The Legal Aid Agency is being taken to the High Court over a decision not to grant legal aid to a woman said to be the victim of domestic abuse. The woman, who cannot be identified, said her mother had to sell furniture to pay for her to have legal representation in family proceedings involving her ex-partner.

The challenge against the LAA’s decision, being heard in the High Court today, has been brought by justice access group Public Law Project (PLP).

PLP says the woman is seeking legal aid for proceedings relating to child arrangements and the sale of her home. But the firm says the woman was denied legal aid because the agency’s interpretation of the means regulations allows it to take into account ‘trapped capital’ in the home she jointly owns with her ex-partner when assessing her eligibility.

PLP solicitor Katy Watts said: ‘Acting as a litigant in person in those proceedings could involve having to cross examine her ex-partner - of whom she is completely terrified - whilst at the same time arguing complex points of law. It is unrealistic to think that anyone in that situation could represent themselves effectively. Our client receives Universal Credit and cares for two small children. There is no way she could pay for legal representation on her own.

‘The Legal Aid Agency’s decision means that our client is expected to sell her house in order to pay for lawyers to represent her in proceedings which relate to the sale of her house. This is an absurd catch-22 that denies legal aid to highly vulnerable individuals.’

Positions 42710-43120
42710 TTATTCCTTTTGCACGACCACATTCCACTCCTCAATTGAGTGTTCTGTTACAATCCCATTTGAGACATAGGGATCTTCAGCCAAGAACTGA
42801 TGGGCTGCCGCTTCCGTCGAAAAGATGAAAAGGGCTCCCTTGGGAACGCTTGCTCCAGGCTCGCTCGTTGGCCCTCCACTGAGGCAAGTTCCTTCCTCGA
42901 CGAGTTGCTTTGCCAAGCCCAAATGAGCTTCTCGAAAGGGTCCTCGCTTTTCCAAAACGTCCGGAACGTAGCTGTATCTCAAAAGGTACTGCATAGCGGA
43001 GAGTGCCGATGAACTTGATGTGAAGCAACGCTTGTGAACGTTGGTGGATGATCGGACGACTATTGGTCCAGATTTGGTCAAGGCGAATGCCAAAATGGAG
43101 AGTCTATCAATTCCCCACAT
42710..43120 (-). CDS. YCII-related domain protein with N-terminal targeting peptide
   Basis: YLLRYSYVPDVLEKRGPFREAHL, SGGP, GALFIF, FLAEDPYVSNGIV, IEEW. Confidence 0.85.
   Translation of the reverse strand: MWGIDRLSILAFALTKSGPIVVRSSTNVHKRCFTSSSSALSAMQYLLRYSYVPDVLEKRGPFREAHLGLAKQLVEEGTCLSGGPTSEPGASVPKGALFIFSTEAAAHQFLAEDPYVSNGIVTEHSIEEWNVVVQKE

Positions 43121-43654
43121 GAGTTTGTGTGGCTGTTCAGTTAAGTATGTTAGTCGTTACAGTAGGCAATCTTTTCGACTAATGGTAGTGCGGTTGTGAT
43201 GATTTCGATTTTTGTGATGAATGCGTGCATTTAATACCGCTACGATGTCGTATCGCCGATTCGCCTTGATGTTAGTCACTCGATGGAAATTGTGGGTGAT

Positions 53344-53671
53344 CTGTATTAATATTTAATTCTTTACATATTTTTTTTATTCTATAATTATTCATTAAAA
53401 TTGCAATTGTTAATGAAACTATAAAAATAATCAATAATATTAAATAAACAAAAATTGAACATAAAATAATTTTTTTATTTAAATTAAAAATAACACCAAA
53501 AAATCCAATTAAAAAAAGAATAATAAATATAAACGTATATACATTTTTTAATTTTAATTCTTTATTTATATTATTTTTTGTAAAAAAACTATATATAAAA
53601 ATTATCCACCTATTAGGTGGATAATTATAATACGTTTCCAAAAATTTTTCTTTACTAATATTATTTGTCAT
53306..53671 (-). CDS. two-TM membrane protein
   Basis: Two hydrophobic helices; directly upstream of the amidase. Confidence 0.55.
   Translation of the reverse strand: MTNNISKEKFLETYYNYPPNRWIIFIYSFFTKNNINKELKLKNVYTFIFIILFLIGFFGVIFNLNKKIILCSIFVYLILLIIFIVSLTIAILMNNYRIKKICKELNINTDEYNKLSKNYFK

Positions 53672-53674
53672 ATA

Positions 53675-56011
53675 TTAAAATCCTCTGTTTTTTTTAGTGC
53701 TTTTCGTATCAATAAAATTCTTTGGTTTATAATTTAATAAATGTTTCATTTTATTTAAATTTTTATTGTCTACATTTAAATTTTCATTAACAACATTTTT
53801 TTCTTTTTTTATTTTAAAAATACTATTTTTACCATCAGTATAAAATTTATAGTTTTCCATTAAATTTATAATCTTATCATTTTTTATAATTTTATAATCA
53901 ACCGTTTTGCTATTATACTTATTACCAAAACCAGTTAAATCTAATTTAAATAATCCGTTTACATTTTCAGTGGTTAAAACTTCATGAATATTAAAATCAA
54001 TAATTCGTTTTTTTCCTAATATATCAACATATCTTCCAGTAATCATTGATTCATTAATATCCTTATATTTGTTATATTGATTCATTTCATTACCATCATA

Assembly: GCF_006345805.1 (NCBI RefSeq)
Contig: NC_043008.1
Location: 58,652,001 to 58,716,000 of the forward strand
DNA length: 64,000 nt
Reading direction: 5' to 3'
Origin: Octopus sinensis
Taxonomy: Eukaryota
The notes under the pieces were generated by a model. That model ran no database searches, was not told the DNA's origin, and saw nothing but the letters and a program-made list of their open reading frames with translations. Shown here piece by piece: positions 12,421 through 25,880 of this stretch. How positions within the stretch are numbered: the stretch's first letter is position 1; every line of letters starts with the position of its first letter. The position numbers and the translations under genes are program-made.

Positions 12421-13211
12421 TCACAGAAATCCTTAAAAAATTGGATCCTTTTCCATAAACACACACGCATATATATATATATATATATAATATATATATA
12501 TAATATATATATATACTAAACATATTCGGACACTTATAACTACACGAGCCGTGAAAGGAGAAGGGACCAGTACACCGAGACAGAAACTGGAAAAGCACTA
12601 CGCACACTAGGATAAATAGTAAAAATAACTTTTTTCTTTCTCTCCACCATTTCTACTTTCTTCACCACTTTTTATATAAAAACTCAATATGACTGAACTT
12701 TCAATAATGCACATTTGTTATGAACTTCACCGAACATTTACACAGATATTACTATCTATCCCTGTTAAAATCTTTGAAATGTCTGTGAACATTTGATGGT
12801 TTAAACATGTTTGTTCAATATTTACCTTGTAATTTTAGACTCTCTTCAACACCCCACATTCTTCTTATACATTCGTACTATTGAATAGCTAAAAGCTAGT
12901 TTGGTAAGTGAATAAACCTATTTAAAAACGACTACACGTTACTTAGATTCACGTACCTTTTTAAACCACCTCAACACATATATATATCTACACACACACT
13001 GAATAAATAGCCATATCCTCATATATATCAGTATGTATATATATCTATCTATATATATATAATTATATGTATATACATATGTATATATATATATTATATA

The High Court is being asked to make a declaration on the construction of regulations 31 and 37 of the means regulations, and to quash the agency’s decision.

Prior to today’s hearing, the woman said she had to go to court three times about child arrangement orders. ‘By that point I had pro bono legal advice from a solicitor, but I still had to pay for the barrister to represent me at the hearings. My solicitor managed to get the barrister to agree to represent me at legal aid rates. But even at legal aid rates my mum ended up taking out a loan and selling some of her furniture and her rings to pay for me to have a lawyer to represent me in court,’ she said.

Jenny Beck, director of family firm Beck Fitzgerald, is acting for the woman pro bono. She said: ‘Legal aid is denied to about one in five of the women I see because of the way the scheme works… There’s little sense in protective laws if normal people cannot access them.’

A spokesperson for the LAA said: ‘We cannot comment on ongoing proceedings.’

The Law Society has indemnified the woman against the risk of adverse costs, ‘without which PLP would not have been able to bring the case’, the firm said.